A series of first-row-transition-metal ferrite magnetic nanoparticles (NPs) MFe2O4 [M = Mn2+ (1), Fe2+ (2), Co2+ (3), Ni2+ (4), Cu2+ (5) or Zn2+ (6)] were prepared by the co-precipitation method and characterized by Fourier transform infrared (FTIR) spectroscopy, powder X-ray diffraction (XRD), scanning electron microscope - energy dispersive X-ray spectrometry (SEM-EDS), vibrating sample magnetometer (VSM) and X-ray photoelectron spectroscopy (XPS). Those NPs were used as catalysts for the microwave-assisted oxidation of various alcohols in solvent-free medium. MnFe2O4 (1), CoFe2O4 (3) and CuFe2O4 (5) act as catalysts for the conversion of alcohols to the corresponding ketones or aldehydes with a yield range of 81 to 94% in 2 h at 120 °C using t-BuOOH as an oxidant. These catalysts can be readily isolated by using an external magnet and no significant loss of activity is observed when reused up to 10 consecutive runs. The effects of some parameters, such as temperature, time, type of oxidant and presence of organic radicals, on the oxidation reactions were also investigated. The presented literature overview highlights the advantages of our new 16 NPs catalytic systems in terms of efficiency and economy, mainly due the used microwave (MW) heating mode. Full article
(This article belongs to the Special Issue Magnetic Nanocatalysts)
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Open AccessArticle Recyclable Fe3O4 Nanoparticles Catalysts for Aza-Michael Addition of Acryl Amides by Magnetic Field
Catalysts 2017, 7(7), 219; doi:10.3390/catal7070219
Received: 20 June 2017 / Revised: 11 July 2017 / Accepted: 18 July 2017 / Published: 20 July 2017
PDF Full-text (7570 KB) | HTML Full-text | XML Full-text | Supplementary Files
Abstract
A nanostructure-based catalytic system has the advantages of both homogeneous and heterogeneous catalysis. It is of great significance to develop the sustainable and green process of homogeneous catalytic reaction. We report a novel, efficient and recyclable magnetic Fe3O4 nanoparticles-catalyzed aza-Michael
[...] Read more.
A nanostructure-based catalytic system has the advantages of both homogeneous and heterogeneous catalysis. It is of great significance to develop the sustainable and green process of homogeneous catalytic reaction. We report a novel, efficient and recyclable magnetic Fe3O4 nanoparticles-catalyzed aza-Michael addition reaction of acryl amides, and the magnetic nanoparticles catalysts can be recovered by external magnetic field. Both primary amine and secondary amine can react with various acryl amides providing a good output to target products successfully at room temperature. Further experiments reveal that the magnetic Fe3O4 nanoparticles-based catalyst shows excellent yields, which can be recycled 10 times, and, at the same time, it maintains a high catalytically activity. In this catalytic system, the tedious separation procedures are replaced by external magnetic field, which gives us a different direction for choosing a catalyst in a nanostructure-based catalytic system. Full article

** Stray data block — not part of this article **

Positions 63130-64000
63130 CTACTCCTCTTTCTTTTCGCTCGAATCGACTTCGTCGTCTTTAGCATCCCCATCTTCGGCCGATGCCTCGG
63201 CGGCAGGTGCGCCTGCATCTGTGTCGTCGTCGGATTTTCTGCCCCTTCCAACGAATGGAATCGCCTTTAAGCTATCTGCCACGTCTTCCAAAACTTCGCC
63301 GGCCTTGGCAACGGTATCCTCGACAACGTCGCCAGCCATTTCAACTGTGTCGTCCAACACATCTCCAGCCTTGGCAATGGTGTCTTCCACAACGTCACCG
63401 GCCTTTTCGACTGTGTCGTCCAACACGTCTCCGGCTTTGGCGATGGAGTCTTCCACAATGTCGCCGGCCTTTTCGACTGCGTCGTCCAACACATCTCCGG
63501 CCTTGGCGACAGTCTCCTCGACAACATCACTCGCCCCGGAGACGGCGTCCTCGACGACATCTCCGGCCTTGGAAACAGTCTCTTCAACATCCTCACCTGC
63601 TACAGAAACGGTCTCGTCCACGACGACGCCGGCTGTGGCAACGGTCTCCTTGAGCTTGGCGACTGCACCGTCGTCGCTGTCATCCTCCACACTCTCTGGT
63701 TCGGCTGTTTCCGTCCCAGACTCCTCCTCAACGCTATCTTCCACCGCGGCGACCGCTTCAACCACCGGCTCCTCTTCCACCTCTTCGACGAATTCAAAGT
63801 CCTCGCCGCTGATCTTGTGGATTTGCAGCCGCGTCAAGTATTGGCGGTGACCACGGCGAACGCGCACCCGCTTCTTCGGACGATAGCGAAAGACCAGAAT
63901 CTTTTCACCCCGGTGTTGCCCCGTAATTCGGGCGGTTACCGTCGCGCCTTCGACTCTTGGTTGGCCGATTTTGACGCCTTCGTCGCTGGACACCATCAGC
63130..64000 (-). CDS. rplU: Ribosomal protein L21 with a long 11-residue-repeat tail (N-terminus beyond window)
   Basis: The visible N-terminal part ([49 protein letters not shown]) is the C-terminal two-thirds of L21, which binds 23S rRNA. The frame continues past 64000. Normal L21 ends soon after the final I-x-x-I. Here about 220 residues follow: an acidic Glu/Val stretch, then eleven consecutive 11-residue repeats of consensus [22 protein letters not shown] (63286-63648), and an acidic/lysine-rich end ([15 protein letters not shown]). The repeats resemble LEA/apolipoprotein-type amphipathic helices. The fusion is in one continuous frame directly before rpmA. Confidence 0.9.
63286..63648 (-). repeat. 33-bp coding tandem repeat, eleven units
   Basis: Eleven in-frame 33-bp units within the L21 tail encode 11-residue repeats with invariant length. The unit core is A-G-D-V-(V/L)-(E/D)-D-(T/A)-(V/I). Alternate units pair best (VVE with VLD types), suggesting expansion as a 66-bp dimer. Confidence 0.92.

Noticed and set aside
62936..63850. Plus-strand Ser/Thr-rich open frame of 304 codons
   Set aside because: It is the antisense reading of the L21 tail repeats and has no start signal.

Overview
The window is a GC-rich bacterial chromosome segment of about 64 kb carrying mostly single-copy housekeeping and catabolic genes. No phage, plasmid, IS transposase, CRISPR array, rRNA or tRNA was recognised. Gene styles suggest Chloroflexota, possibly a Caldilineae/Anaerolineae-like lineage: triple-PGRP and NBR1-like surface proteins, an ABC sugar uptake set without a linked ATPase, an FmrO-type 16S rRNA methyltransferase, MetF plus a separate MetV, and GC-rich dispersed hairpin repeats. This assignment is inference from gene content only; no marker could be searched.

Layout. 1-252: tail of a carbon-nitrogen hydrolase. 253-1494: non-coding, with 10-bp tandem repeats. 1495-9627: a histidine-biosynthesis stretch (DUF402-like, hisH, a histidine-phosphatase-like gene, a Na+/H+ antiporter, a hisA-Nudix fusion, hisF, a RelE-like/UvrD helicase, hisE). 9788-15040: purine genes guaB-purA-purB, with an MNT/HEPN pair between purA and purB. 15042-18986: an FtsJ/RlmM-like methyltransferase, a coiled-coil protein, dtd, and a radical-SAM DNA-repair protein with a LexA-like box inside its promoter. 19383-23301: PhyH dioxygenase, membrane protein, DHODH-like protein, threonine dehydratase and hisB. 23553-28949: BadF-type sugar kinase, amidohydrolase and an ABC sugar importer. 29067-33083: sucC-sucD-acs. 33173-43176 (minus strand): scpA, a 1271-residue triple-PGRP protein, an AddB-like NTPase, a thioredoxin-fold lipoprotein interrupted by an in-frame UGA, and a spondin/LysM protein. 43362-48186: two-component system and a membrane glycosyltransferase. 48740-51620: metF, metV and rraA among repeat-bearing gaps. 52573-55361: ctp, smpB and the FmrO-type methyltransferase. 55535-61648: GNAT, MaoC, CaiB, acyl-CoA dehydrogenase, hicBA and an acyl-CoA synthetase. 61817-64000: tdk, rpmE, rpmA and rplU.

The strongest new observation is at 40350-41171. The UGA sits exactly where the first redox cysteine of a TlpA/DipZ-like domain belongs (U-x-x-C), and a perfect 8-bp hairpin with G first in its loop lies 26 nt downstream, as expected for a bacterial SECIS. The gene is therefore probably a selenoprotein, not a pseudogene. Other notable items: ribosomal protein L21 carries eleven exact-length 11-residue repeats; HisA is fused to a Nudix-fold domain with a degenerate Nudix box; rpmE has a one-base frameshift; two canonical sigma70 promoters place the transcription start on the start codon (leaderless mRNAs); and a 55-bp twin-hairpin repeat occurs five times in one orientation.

(This article belongs to the Special Issue Magnetic Nanocatalysts)
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Open AccessArticle Dicyclopentadiene Hydroformylation to Value-Added Fine Chemicals over Magnetically Separable Fe3O4-Supported Co-Rh Bimetallic Catalysts: Effects of Cobalt Loading
Catalysts 2017, 7(4), 103; doi:10.3390/catal7040103
Received: 12 January 2017 / Revised: 22 February 2017 / Accepted: 14 March 2017 / Published: 30 March 2017
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Abstract
Six Co-Rh/Fe3O4 catalysts with different cobalt loadings were prepared by the co-precipitation of RhCl3, Co(NO3)2, and Fe(NO3)3 using Na2CO3 as the precipitant. These catalysts were tested for dicyclopentadiene
[...] Read more.
Six Co-Rh/Fe3O4 catalysts with different cobalt loadings were prepared by the co-precipitation of RhCl3, Co(NO3)2, and Fe(NO3)3 using Na2CO3 as the precipitant. These catalysts were tested for dicyclopentadiene (DCPD) hydroformylation to monoformyltricyclodecenes (MFTD) and diformyltricyclodecanes (DFTD). The results showed that the MFTD formation rate increased with increasing cobalt loading, whereas the DFTD formation rate initially increased and then decreased when the cobalt loading was greater than twice that of Rh. The DFTD selectivity was only 21.3% when monometallic Rh/Fe3O4 was used as the catalyst. In contrast, the selectivity was 90.6% at a similar DCPD conversion when the bimetallic 4Co-2Rh/Fe3O4 catalyst was employed. These catalysts were characterized by temperature-programmed reduction (TPR), temperature-programmed desorption (TPD), and thermogravimetric and differential thermal analyses (TG-DTA). The results obtained by these complimentary characterization techniques indicated that adding cobalt to the Rh/Fe3O4 catalyst enhanced the Rh reducibility and dispersion; the Rh reducibility was easily altered, and increasing the cobalt loading improved the Rh dispersion. It was concluded that the enhanced catalytic performance with increasing cobalt loading might be due to the formation of a more reactive Rh species with a different Rh–phosphine interaction strength on the catalyst surface. Full article
(This article belongs to the Special Issue Magnetic Nanocatalysts)